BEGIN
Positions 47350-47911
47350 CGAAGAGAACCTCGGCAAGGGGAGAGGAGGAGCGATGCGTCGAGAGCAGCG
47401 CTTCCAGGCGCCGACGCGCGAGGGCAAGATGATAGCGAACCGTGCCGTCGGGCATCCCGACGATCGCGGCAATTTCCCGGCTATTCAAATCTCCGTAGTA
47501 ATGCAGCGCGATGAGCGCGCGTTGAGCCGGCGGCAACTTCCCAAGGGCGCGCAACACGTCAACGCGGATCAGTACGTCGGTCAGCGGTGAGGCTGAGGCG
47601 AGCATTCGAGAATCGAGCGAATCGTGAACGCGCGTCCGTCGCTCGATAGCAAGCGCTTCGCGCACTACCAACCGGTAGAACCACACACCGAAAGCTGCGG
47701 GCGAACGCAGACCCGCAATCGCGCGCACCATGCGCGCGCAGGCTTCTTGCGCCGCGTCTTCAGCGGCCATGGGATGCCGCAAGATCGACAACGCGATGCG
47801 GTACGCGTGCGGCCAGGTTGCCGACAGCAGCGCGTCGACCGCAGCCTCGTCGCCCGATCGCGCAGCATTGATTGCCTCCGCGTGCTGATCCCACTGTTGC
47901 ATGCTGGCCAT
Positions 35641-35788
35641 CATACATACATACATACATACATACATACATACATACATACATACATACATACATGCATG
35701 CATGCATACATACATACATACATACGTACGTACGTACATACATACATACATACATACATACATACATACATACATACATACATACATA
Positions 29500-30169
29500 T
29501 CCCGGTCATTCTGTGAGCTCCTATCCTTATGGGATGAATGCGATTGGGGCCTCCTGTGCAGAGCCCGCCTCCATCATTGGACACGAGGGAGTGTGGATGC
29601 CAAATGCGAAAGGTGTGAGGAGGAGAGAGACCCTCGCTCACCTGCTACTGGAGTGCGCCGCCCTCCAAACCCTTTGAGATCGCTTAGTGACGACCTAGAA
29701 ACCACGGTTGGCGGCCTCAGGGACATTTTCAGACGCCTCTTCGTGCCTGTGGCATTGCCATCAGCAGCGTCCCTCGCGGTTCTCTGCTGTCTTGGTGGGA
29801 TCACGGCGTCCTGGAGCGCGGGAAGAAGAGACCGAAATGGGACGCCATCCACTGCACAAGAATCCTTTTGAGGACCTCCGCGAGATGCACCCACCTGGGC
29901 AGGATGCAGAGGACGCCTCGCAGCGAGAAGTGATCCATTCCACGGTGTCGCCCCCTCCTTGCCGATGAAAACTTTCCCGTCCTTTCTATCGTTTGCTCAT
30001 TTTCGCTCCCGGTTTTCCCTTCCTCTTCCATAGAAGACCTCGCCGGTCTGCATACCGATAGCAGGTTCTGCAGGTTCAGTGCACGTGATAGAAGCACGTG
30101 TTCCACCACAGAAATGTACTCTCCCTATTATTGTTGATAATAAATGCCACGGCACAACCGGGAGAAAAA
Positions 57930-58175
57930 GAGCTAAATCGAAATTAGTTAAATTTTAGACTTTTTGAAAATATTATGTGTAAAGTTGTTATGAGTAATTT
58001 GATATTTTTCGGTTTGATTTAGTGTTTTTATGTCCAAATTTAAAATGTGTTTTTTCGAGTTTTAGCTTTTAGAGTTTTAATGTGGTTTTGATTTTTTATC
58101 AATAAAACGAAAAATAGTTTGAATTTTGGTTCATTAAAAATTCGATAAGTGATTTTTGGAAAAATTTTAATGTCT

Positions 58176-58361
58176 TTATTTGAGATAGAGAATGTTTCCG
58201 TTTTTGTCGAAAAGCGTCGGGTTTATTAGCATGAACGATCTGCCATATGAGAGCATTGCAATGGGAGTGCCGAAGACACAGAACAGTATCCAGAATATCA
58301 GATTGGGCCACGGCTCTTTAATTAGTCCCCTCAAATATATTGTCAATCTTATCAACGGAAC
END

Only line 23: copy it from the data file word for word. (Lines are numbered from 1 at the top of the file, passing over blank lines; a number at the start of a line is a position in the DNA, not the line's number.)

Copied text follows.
58001 GATATTTTTCGGTTTGATTTAGTGTTTTTATGTCCAAATTTAAAATGTGTTTTTTCGAGTTTTAGCTTTTAGAGTTTTAATGTGGTTTTGATTTTTTATC